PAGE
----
Once you begin studying the night sky, it is hard to resist the urge to rush out and buy a telescope. But, you will do well to proceed slowly. You need to evaluate many personal factors before deciding on a particular telescope.
If you don't already own a pair, binoculars are a wise first choice in astronomical equipment. Binoculars are quite useful in learning the sky, due in part to their wide field of view. Additionally, the view through binoculars is properly oriented (right side up) making it easy to see where you are pointed. Binoculars are relatively inexpensive, offer respectable performance, are highly portable, and are easy to use - all great reasons to consider obtaining a pair.
We'll get back to answering the 'which telescope' question later.
For the price of a mediocre-quality, inexpensive first telescope you can obtain a good pair of binoculars. This would be a wise decision.
The first criteria involves the type of prisms the binoculars use: roof prisms or porro prisms. Generally speaking, the views through porro prisms will be both brighter and sharper. You will discover that porro prisms are typically made from two types of glass: BK-7 (borosilicate) or BaK-4 (barium crown). Because BaK-4 prisms pass all of the light that enters them, they will produce sharper images. As you would expect, binoculars using BaK-4 glass will cost a little more than BK-7 glass. Avoid gimmicks such as ruby-colored lenses.
While perusing binoculars, you will notice that they are specified by two numbers (7x35 or 10x50, for example). The first number is the magnification provided, and the second number is the diameter (in millimeters) of the two objective (front) lenses. In order to reach a decision regarding magnification, you must ask yourself how you plan to support them. If you want to be able to hand-hold the binoculars, you should not go above 9x (power). For most folks, 10x binoculars are nearly impossible to hold steadily by hand for long periods of time.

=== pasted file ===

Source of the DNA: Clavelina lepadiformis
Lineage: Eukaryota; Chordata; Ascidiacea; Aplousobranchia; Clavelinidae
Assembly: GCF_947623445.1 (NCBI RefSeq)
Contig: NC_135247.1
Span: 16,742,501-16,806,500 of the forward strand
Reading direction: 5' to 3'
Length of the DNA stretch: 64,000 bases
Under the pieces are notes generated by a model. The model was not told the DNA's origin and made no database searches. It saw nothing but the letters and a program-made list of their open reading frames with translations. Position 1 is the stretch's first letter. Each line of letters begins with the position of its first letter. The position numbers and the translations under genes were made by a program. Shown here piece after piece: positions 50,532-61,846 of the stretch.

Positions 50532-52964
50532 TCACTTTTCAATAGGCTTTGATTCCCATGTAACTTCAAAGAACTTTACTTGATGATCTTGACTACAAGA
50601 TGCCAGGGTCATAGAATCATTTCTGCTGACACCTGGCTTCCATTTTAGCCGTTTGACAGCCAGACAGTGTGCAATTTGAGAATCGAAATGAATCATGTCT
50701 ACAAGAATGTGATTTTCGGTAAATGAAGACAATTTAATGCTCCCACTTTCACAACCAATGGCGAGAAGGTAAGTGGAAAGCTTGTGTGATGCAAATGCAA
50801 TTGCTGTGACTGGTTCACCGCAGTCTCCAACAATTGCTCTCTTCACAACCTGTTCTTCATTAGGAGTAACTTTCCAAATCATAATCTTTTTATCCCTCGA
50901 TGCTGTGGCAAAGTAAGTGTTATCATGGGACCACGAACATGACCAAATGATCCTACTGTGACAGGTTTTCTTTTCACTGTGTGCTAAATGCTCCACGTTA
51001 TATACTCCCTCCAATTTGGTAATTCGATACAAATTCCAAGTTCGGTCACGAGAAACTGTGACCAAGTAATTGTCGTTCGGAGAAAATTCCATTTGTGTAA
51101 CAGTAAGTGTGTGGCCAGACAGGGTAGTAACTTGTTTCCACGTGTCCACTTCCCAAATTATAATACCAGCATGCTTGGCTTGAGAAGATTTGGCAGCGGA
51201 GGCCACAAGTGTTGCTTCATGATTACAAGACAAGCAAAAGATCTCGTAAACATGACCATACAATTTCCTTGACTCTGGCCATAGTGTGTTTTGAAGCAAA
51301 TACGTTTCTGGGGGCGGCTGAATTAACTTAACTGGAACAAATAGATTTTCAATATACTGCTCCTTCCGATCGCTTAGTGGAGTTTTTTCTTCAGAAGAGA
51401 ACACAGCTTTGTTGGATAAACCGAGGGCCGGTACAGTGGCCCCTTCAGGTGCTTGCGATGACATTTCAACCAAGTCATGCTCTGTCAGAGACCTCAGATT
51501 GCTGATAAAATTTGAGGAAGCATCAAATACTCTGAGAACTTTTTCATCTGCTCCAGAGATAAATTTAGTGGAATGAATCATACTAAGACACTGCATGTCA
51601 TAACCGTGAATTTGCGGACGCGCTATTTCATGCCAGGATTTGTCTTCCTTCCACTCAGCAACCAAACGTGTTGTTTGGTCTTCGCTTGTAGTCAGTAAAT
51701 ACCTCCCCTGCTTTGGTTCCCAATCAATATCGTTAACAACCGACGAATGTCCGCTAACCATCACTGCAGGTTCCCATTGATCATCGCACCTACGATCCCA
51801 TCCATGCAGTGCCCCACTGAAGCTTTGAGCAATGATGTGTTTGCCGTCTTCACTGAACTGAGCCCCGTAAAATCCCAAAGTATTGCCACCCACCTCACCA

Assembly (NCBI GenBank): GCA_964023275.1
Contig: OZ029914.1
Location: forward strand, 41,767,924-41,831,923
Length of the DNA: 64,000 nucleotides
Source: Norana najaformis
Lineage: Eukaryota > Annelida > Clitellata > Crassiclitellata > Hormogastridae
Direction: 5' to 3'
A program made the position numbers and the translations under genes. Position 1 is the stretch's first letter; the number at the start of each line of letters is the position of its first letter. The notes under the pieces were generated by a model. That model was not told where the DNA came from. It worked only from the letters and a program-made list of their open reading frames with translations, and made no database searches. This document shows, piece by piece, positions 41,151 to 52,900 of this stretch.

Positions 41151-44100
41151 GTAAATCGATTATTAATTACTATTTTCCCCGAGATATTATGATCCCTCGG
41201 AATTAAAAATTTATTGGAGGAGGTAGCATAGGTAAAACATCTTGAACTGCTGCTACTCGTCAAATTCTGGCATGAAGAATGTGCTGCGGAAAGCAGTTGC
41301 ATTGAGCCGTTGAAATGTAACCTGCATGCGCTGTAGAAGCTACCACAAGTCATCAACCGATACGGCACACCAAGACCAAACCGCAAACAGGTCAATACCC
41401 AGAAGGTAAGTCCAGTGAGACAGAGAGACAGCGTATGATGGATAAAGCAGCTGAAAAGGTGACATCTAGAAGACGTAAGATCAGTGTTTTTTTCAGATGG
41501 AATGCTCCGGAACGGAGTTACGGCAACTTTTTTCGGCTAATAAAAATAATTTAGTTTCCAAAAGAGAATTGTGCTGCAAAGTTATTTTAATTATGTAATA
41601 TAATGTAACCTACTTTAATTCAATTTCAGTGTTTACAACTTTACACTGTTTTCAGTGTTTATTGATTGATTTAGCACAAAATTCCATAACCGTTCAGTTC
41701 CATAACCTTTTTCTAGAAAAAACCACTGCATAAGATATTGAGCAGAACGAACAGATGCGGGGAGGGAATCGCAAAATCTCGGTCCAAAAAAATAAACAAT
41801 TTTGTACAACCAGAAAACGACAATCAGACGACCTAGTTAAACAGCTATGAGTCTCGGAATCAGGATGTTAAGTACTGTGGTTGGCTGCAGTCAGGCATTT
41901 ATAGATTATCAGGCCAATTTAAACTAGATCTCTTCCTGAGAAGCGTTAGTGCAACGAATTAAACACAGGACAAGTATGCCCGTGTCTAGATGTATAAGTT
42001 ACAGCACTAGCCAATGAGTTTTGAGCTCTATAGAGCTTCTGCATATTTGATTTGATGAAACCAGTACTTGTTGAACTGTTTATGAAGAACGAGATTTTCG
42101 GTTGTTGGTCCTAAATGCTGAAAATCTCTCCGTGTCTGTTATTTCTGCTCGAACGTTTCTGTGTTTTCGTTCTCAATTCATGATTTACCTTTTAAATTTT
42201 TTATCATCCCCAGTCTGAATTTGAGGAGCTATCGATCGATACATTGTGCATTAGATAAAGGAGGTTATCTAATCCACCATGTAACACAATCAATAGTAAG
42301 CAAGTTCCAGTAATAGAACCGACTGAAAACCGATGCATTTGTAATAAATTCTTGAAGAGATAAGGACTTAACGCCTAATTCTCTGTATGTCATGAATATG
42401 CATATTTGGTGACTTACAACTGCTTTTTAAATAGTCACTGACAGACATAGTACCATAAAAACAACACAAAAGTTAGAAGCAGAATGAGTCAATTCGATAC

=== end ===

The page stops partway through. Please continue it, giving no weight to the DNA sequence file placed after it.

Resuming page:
Selecting the proper objective diameter involves a little more thought; bigger is not always better. To provide for the most enjoyable views, you need to try to match the beam of light exiting the binoculars eyepieces (the exit pupil) to the diameter of your pupil. The pupil diameter varies from person to person, ranging from about 2.5 mm in bright light to 7 mm in dark conditions. The exit pupil for any binoculars is calculated by dividing the objective diameter by the magnification. For example: 7x35 and 10x50 binoculars yield a 5 mm exit pupil, 10x70's yield 7 mm. A good rule of thumb is to choose a pair that yields an exit pupil in the 4 to 5 mm range. They will be comfortable for use in the suburbs or at a dark site.
Another useful bit of information is the rated field of view. This value is usually noted on the back of the binoculars, near the eyepieces. You may see something like '272 feet at 1,000 yards'. What does that mean? Simply stated, it means that an object 272 feet wide and 1,000 yards away will just fit into the field of view. For astronomical usage, you can convert this value to something more useful - the angular field of view - by dividing the 'feet' by 52.5. Using our example: 272 ÷ 52.5 = 5.18, or just over 5° of sky. Some binoculars will have the field of view stated in degrees already.
If you have decided to investigate binoculars over 10x, you will also need to investigate a mount. This can be as simple as a sturdy photo tripod (with an 'L' bracket to attach the binoculars to the tripod) or as elaborate as a sophisticated parallelogram mount.
Follow this link to an excellent article by Al Nagler entitled 'Choosing Your Telescope's Magnification'. Use your browser's 'back' button to return to the Virtual Beginner's Lab.